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Lighting is vital for a colony. A colony might have a limited number of windows, so lighting would be required permanantly. Plants in greenhouses might need to be lit artificially to supplement natural light. Rovers must have headlamps for driving at night or during dust storms.

Types of lighting


Most lightbulbs on Earth are incandescent. Fire and stars produce light via incandescence. In an incandescent light-bulb a metal filament (Usually tungsten, the only metal that can withstand the temperatures) is heated to around 3000C. A glass bulb is fitted around the filament and the air evacuated or replaced by an inert gas, because the filament would otherwise oxidize and burn. In most commercial installation incandescent light bulbs have been replaced by fluorescents, that are themselves being replaced by LEDs.




LED are energy efficient, and produce little heat compared to incadescent, flourescent, and halogen bulbs.


Human response to light

Humans have two types of vision, color and low-light. Once the vision has adjusted to low light, the average human is able to function well in the light of the full moon, but without the ability to see in color.


The proper wavelengths of light are needed by humans to produce Vitamin D.

Certain lights, emulating natural sunlight, are used to treat Seasonal Affective Disorder.



The primary use of lighting is illumination of a settlement. A well-lit environment is vital for the morale and safety of the residents. See table bellow for standard lighting levels.


Many plants require more sunlight than is available on the martian surface. Dust storms can also obscure the sun for months at a time. Artificial lighting is needed to at least augment the natural light.

Interior grow rooms use artificial light for plant production. This technology was developed for the production of Cannabis in closed environments but is applicable to all indoor grown plants. The most common power used for these installations is 300-600 W/m2, or about one quarter to one half the power of full sunlight.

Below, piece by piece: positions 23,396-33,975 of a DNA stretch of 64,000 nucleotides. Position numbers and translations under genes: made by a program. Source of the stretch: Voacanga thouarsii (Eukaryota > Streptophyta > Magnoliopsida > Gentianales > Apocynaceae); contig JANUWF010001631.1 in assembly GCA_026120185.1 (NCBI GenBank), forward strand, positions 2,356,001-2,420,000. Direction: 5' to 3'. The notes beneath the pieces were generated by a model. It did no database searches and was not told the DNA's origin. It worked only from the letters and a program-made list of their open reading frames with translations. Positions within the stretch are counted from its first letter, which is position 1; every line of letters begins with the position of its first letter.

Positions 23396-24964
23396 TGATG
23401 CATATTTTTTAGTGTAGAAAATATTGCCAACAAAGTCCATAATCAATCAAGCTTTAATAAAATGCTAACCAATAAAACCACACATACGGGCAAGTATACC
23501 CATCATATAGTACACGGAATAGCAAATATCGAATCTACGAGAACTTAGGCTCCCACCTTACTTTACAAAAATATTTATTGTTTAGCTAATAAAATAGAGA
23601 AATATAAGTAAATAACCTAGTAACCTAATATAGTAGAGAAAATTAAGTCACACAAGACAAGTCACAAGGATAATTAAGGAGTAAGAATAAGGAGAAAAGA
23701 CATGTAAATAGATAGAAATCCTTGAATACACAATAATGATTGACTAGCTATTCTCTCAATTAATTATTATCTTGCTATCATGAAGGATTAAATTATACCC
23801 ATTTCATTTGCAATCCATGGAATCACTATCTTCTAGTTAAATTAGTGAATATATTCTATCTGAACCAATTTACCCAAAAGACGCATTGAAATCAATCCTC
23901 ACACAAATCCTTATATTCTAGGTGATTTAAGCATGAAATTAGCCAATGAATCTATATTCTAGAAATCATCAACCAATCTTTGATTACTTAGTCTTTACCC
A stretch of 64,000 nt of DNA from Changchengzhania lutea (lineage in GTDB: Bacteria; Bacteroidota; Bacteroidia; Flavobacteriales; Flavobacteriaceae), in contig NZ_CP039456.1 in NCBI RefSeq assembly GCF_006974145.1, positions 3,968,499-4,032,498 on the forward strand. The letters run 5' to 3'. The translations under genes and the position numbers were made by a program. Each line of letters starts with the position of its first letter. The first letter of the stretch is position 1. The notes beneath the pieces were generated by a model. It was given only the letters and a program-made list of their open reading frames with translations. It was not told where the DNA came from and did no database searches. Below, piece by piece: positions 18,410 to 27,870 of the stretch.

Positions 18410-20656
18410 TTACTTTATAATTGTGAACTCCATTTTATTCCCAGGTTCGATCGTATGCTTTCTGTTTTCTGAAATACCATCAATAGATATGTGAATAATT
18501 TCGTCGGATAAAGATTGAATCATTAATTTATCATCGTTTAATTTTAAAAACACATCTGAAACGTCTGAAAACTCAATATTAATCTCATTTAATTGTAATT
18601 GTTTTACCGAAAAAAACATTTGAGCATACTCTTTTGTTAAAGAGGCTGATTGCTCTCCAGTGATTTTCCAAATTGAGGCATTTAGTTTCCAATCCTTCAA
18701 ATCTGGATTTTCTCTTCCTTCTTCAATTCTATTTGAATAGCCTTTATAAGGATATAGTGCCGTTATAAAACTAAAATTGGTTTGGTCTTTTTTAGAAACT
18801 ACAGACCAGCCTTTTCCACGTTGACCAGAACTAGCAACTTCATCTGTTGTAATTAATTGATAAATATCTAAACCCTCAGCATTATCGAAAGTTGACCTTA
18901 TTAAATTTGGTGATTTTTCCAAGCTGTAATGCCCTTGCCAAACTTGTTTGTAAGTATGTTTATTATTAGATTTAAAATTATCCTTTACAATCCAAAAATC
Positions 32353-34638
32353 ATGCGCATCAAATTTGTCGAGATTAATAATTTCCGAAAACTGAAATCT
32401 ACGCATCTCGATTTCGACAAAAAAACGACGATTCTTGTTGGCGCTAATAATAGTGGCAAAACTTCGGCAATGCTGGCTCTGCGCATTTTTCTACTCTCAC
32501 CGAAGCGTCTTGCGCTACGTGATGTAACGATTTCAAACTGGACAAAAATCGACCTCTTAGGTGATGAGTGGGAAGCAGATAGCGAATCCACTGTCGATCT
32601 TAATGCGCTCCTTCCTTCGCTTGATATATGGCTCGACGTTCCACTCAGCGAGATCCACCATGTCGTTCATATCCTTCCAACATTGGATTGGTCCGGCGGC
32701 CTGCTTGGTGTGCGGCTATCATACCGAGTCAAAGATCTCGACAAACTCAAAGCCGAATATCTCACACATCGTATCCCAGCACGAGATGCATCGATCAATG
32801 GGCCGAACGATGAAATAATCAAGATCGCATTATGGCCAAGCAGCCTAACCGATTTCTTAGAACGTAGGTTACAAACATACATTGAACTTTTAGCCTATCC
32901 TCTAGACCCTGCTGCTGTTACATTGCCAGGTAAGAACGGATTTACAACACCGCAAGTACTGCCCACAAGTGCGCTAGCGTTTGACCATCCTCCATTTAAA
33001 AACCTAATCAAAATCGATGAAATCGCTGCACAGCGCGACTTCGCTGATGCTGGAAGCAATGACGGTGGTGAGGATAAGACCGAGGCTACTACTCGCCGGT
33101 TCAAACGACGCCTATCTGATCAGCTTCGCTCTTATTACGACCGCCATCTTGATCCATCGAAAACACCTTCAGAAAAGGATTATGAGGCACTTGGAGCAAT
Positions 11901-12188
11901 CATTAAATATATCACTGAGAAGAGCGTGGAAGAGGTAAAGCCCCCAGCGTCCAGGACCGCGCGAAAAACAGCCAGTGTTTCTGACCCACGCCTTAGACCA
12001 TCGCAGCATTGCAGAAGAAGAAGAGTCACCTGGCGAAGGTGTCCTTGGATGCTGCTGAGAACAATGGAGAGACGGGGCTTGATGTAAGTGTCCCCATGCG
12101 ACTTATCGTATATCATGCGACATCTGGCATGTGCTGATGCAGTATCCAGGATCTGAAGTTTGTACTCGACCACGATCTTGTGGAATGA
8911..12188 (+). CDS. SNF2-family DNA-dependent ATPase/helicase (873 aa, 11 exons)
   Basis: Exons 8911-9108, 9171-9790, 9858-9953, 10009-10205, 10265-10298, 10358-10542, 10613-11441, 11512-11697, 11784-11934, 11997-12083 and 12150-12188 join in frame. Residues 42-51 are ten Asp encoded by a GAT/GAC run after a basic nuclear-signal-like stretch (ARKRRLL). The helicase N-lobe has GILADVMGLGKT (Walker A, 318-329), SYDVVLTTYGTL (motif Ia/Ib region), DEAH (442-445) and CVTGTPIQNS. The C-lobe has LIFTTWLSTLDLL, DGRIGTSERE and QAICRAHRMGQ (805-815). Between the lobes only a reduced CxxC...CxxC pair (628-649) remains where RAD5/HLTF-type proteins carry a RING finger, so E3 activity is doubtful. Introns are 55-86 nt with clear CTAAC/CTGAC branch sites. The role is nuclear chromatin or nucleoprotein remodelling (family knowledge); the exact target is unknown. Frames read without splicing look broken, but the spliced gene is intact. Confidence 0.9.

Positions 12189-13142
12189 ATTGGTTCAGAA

Lighting levels

Condition Illumination Power intensity
ftcd lux W/m2 (W/ft2)
Sunlight 10000 107 527 1300 (120)
Full daylight 1000 10 752 130 (12)
Overcast day 100 1 075 13-18 (1,3-1,8)
Very dark day 10 107
Twilight 1 10,8
Deep twilight 0,1 1,1
Full Moon 0,01 0,11
Quarter moon 0,001 0,011
Starlight 0,0001 0,0011
Overcast night 0,00001 0,00011

The table below provides recommended light levels from the IESNA Lighting Handbook and LPD levels from the IECC 2015


Watts/m2 (WATTS PER SF)

Bedroom - Dormitory 20-30 FC 200-300 lux (0.38)
Cafeteria - Eating 20-30 FC 200-300 lux (0.65)
Classroom - General 30-50 FC 300-500 lux (1.24)
Conference Room 30-50 FC 300-500 lux 1.23
Corridor 5-10 FC 50-100 lux 0.66
Exhibit Space 30-50 FC 300-500 lux 1.45
Gymnasium - Exercise / Workout 20-30 FC 200-300 lux 0.72
Gymnasium - Sports / Games 30-50 FC 300-500 lux 1.20
Kitchen / Food Prep 30-75 FC 300-750 lux 1.21
Laboratory (Classroom) 50-75 FC 500-750 lux 1.43
Laboratory (Professional) 75-120 FC 750-1200 lux 1.81
Library - Stacks 20-50 FC 200-500 lux 1.71
Library - Reading / Studying 30-50 FC 300-500 lux 1.06
Loading Dock 10-30 FC 100-300 lux 0.47
Lobby - Office/General 20-30 FC 200-300 lux 0.90
Locker Room 10-30 FC 100-300 lux 0.75
Lounge / Breakroom 10-30 FC 100-300 lux 0.73
Mechanical / Electrical Room 20-50 FC 200-500 lux 0.95
Office - Open 30-50 FC 300-500 lux 0.98
Office - Private / Closed 30-50 FC 300-500 lux 1.11
Parking - Interior 5-10 FC 50-100 lux 0.19
Restroom / Toilet 10-30 FC 100-300 lux 0.98
Retail Sales 20-50 FC 200-500 lux 1.59
Stairway 5-10 FC 50-100 lux 0.69
Storage Room - General 5-20 FC 50-200 lux 0.63
Workshop 30-75 FC 300-750 lux 1.59

Open Issues

  • How much exposure time is needed for the skin to produce enough vitamin D?